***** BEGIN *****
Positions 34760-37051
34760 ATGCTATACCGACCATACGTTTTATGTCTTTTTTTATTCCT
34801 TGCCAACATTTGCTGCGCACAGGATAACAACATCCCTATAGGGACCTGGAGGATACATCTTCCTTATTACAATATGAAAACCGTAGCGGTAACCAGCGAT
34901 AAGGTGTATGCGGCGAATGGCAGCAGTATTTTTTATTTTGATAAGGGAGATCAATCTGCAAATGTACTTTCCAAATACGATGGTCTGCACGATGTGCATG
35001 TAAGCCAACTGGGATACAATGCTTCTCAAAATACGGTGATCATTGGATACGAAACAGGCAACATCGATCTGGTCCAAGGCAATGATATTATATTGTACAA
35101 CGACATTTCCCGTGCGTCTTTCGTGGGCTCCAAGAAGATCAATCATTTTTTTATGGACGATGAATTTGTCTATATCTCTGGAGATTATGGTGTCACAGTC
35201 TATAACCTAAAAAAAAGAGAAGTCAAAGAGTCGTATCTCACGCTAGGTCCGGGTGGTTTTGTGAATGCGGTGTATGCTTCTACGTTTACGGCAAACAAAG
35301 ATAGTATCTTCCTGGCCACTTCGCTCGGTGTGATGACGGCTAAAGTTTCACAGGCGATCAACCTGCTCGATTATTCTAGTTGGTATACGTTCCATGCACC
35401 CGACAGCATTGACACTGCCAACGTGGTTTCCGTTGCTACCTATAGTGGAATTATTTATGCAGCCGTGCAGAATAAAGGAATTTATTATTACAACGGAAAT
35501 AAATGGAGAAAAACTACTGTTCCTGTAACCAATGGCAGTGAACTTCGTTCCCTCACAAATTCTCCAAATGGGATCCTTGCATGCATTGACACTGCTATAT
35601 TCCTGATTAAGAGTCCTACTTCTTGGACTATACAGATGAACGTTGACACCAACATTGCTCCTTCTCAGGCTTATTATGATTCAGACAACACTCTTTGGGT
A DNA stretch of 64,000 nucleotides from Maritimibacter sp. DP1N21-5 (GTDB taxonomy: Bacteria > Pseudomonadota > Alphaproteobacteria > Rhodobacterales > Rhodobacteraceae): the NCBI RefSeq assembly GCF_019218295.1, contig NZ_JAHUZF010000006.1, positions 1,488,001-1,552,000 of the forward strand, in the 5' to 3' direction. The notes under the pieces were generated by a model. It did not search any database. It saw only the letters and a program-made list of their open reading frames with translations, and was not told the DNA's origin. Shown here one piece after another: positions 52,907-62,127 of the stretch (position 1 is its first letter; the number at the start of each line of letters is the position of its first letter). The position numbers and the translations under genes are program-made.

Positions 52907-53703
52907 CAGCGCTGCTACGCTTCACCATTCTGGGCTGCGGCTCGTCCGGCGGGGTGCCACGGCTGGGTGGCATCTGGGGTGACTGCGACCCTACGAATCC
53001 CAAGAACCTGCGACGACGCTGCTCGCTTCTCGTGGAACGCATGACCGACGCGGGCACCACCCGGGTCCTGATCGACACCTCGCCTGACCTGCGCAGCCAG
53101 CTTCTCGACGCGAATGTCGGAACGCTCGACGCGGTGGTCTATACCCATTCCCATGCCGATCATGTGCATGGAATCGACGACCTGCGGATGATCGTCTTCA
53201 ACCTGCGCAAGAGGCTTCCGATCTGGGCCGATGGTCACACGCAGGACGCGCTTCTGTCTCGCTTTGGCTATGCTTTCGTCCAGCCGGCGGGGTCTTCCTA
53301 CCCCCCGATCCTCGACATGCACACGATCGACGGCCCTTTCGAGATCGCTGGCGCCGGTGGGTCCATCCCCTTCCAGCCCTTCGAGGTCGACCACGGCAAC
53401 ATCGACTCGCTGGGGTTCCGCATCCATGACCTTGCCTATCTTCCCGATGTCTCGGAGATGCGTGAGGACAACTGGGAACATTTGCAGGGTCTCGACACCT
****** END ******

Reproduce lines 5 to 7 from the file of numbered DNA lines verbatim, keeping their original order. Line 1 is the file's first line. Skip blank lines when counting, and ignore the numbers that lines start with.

35001 TAAGCCAACTGGGATACAATGCTTCTCAAAATACGGTGATCATTGGATACGAAACAGGCAACATCGATCTGGTCCAAGGCAATGATATTATATTGTACAA
35101 CGACATTTCCCGTGCGTCTTTCGTGGGCTCCAAGAAGATCAATCATTTTTTTATGGACGATGAATTTGTCTATATCTCTGGAGATTATGGTGTCACAGTC
35201 TATAACCTAAAAAAAAGAGAAGTCAAAGAGTCGTATCTCACGCTAGGTCCGGGTGGTTTTGTGAATGCGGTGTATGCTTCTACGTTTACGGCAAACAAAG